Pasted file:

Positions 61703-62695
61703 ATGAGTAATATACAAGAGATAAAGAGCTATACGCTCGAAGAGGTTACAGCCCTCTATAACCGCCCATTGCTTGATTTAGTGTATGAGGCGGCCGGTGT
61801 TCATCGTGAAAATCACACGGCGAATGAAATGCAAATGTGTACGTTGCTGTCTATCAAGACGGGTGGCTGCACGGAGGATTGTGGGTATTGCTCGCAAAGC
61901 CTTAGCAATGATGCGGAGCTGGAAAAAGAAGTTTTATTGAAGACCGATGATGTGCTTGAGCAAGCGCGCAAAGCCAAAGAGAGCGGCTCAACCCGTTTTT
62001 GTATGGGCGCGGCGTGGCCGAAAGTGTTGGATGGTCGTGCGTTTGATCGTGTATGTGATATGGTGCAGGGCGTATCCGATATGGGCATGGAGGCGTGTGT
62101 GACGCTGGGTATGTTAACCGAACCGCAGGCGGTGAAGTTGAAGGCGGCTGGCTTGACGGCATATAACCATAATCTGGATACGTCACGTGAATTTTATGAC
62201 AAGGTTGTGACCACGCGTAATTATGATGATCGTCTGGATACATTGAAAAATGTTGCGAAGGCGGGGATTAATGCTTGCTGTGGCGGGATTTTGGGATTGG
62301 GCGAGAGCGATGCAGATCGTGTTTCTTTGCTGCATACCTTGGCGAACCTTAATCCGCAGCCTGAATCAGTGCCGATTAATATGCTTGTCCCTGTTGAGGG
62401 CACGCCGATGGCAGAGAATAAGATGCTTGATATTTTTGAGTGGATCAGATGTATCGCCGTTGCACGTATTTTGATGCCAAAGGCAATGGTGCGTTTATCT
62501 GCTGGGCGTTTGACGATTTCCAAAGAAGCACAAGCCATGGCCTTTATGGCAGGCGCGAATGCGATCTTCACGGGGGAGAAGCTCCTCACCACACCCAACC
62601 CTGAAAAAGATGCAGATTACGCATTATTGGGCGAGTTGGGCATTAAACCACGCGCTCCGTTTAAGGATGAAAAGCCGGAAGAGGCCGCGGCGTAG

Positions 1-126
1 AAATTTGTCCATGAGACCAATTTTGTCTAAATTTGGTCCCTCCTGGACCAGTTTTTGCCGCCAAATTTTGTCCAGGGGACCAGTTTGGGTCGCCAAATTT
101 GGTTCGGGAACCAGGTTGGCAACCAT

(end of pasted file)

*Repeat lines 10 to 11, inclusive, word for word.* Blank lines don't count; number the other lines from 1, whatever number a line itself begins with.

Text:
62501 GCTGGGCGTTTGACGATTTCCAAAGAAGCACAAGCCATGGCCTTTATGGCAGGCGCGAATGCGATCTTCACGGGGGAGAAGCTCCTCACCACACCCAACC
62601 CTGAAAAAGATGCAGATTACGCATTATTGGGCGAGTTGGGCATTAAACCACGCGCTCCGTTTAAGGATGAAAAGCCGGAAGAGGCCGCGGCGTAG